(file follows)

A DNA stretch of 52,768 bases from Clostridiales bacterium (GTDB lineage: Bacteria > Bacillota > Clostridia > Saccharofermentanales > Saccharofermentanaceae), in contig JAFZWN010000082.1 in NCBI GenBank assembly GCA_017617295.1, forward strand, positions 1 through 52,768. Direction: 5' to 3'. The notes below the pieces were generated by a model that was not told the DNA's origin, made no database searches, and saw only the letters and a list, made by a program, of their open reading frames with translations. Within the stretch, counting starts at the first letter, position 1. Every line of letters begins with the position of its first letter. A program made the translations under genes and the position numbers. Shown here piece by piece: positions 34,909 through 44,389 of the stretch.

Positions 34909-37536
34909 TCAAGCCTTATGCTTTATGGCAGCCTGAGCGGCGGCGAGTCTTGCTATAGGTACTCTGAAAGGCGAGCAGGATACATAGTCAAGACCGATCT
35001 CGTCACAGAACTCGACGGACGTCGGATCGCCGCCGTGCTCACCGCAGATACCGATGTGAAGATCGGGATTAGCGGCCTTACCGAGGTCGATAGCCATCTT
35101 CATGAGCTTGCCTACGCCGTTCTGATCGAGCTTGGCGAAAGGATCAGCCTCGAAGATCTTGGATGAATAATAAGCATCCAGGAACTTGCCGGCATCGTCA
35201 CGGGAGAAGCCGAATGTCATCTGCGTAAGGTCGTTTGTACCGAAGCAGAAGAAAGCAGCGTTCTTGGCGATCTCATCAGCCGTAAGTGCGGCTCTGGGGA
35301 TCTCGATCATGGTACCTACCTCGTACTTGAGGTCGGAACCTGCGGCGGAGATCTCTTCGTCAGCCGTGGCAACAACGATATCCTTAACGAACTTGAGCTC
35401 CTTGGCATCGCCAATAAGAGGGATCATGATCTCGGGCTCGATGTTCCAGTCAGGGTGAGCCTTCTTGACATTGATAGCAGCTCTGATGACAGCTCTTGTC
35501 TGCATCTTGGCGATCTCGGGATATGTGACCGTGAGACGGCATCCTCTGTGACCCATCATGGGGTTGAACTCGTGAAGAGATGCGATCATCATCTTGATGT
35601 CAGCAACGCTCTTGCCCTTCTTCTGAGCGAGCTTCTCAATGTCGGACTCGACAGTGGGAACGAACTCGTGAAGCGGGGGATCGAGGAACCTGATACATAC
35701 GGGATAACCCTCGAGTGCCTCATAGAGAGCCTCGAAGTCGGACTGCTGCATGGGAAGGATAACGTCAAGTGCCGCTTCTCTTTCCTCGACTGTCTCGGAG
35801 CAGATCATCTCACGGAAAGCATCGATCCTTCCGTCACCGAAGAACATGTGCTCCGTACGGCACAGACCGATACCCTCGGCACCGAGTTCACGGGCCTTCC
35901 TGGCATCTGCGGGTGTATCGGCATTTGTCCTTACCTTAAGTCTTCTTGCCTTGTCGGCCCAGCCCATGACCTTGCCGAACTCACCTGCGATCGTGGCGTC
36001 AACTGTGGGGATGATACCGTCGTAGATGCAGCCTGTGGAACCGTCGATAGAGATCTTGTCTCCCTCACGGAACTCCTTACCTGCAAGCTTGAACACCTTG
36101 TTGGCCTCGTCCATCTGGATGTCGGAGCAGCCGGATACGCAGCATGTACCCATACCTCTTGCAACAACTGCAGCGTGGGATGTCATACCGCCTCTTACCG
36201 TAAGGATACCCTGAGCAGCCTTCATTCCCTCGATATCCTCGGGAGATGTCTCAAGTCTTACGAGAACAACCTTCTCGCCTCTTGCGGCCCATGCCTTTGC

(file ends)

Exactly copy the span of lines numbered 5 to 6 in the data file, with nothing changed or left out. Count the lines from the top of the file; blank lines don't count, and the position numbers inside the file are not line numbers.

35101 CATGAGCTTGCCTACGCCGTTCTGATCGAGCTTGGCGAAAGGATCAGCCTCGAAGATCTTGGATGAATAATAAGCATCCAGGAACTTGCCGGCATCGTCA
35201 CGGGAGAAGCCGAATGTCATCTGCGTAAGGTCGTTTGTACCGAAGCAGAAGAAAGCAGCGTTCTTGGCGATCTCATCAGCCGTAAGTGCGGCTCTGGGGA